2019-2020 Jamie Vardy 23 Leicester City
2018-2019 Pierre-Emerick Aubameyang 22 Arsenal
Sadio Mané 22 Liverpool
Mohamed Salah 22 Liverpool
2017-2018 Mohamed Salah 32 Liverpool
2016-2017 Harry Kane 29 Tottenham Hotspur
2015-2016 Harry Kane 25 Tottenham Hotspur
2014-2015 Sergio Agüero 26 Manchester City
2013-2014 Luis Suarez 31 Liverpool
2012-2013 Robin van Persie 26 Manchester United
2011-2012 Robin van Persie 30 Arsenal
2010-2011 Carlos Tevez 20 Manchester City
Dimitar Berbatov 20 Manchester United
2009-2010 Didier Drogba 29 Chelsea
2008-2009 Nicolas Anelka 19 Chelsea
2007-2008 Cristiano Ronaldo 31 Manchester United
2006-2007 Didier Drogba 20 Chelsea
2005-2006 Thierry Henry 27 Arsenal
2004-2005 Thierry Henry 25 Arsenal
2003-2004 Thierry Henry 30 Arsenal
2002-2003 Ruud van Nistelroy 25 Manchester United
2001-2002 Thierry Henry 24 Arsenal
2000-2001 Jimmy Floyd Hasselbank 23 Chelsea
1999-2000 Kevin Phillips 30 Sunderland
1998-1999 Dwight Yorke 18 Manchester United
Jimmy Floyd Hasselbank 18 Leeds United
Michael Owen 18 Liverpool
1997-1998 Chris Sutton 18 Blackburn Rovers
Dion Dublin 18 Coventry City
Michael Owen 18 Liverpool
1996-1997 Alan Shearer 25 Newcastle United
1995-1996 Alan Shearer 31 Blackburn Rovers
1994-1995 Alan Shearer 34 Blackburn Rovers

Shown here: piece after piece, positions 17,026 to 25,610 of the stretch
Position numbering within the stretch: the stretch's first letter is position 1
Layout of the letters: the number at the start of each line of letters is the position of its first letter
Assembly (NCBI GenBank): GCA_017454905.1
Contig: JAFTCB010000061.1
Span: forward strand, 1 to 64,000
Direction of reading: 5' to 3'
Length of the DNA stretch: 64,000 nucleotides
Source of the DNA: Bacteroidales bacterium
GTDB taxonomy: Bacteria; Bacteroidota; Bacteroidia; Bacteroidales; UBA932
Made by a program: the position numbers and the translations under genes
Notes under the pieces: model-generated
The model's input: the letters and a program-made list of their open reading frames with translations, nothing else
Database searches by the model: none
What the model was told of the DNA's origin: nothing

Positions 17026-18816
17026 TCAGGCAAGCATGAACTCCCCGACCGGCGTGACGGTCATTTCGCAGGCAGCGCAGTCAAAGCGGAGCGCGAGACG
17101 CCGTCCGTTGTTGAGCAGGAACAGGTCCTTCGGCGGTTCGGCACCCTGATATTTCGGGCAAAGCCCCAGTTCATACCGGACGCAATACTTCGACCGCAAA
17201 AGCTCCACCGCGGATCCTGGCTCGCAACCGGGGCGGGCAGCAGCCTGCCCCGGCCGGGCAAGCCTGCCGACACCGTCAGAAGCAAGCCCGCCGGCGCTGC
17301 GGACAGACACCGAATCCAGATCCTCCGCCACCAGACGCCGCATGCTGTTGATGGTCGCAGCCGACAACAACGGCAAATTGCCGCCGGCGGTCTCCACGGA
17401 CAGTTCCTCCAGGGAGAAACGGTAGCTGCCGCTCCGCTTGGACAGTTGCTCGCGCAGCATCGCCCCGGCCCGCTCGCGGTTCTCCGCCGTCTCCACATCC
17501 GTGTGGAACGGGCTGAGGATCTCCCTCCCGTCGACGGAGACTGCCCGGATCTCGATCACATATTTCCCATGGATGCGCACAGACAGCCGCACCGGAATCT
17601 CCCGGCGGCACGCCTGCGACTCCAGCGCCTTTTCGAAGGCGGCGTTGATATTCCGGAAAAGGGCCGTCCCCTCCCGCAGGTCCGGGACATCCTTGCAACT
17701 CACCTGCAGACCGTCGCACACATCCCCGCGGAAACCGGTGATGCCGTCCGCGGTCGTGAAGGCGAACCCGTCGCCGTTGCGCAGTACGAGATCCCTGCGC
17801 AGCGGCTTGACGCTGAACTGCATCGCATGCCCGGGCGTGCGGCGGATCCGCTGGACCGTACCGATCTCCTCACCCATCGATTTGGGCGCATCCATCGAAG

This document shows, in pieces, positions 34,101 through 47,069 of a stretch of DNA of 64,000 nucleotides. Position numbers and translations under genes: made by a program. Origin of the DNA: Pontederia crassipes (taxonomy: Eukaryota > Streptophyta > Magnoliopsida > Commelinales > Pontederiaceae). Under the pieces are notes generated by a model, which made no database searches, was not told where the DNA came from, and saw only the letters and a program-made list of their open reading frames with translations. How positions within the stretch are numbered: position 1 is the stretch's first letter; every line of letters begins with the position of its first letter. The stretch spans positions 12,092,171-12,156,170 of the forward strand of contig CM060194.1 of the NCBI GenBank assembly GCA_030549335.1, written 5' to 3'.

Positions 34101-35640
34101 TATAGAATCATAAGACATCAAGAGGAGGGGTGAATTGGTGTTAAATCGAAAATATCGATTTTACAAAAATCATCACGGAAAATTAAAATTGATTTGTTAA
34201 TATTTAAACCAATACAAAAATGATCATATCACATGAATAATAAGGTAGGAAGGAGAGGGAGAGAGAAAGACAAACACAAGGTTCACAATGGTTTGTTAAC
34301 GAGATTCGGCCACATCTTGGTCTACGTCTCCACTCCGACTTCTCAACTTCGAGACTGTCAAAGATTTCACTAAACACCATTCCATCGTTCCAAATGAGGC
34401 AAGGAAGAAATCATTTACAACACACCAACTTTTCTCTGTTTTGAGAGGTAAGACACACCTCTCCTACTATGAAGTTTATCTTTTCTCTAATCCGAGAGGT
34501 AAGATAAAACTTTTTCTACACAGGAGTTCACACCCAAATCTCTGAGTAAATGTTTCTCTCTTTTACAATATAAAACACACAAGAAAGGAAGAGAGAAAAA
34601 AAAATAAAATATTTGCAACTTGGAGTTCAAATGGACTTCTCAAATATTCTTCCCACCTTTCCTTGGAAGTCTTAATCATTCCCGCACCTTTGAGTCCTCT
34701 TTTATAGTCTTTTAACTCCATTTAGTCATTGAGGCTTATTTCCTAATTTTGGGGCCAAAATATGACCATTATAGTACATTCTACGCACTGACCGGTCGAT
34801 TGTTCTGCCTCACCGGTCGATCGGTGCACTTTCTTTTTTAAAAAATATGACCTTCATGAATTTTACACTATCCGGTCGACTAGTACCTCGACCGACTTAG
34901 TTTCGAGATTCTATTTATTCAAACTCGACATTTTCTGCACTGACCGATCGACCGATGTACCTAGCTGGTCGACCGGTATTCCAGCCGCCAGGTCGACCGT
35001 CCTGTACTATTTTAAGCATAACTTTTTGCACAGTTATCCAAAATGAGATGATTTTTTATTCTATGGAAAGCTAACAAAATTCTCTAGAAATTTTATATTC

1993-1994 Andy Cole 34 Newcastle United
1992-1993 Teddy Sheringham 22 Tottenham Hotspur

There are a number of interesting things that stand out from that table, with the most obvious being the number of times that the Golden Boot winner did not play for the title-winning team that season. Indeed, out of the 29 seasons that we’ve been able to look at, the Golden Boot went on to be part of the title-winning celebrations just 9 times, with two of those being occasions on which the honour was shared between two or more players, so the Golden Boot winner wasn’t even exclusive that year.

The other point that stands out is how rare it is for a player to have won the honour on more than one occasion. It is common to assume that goalscorers will score goals regularly because that is what they are good at, yet only eight players have won the award more than once out of the 24 players that have taken home the Golden Boot at the end of a Premier League season. At the time of writing, Thierry Henry holds the record for Golden Boot wins, having claimed it on four occasions during his Arsenal career.

Chart That Shows the Footballers Who Have Won More Than One Premier League Golden Boots Between the 1992/93 and 2020/21 Seasons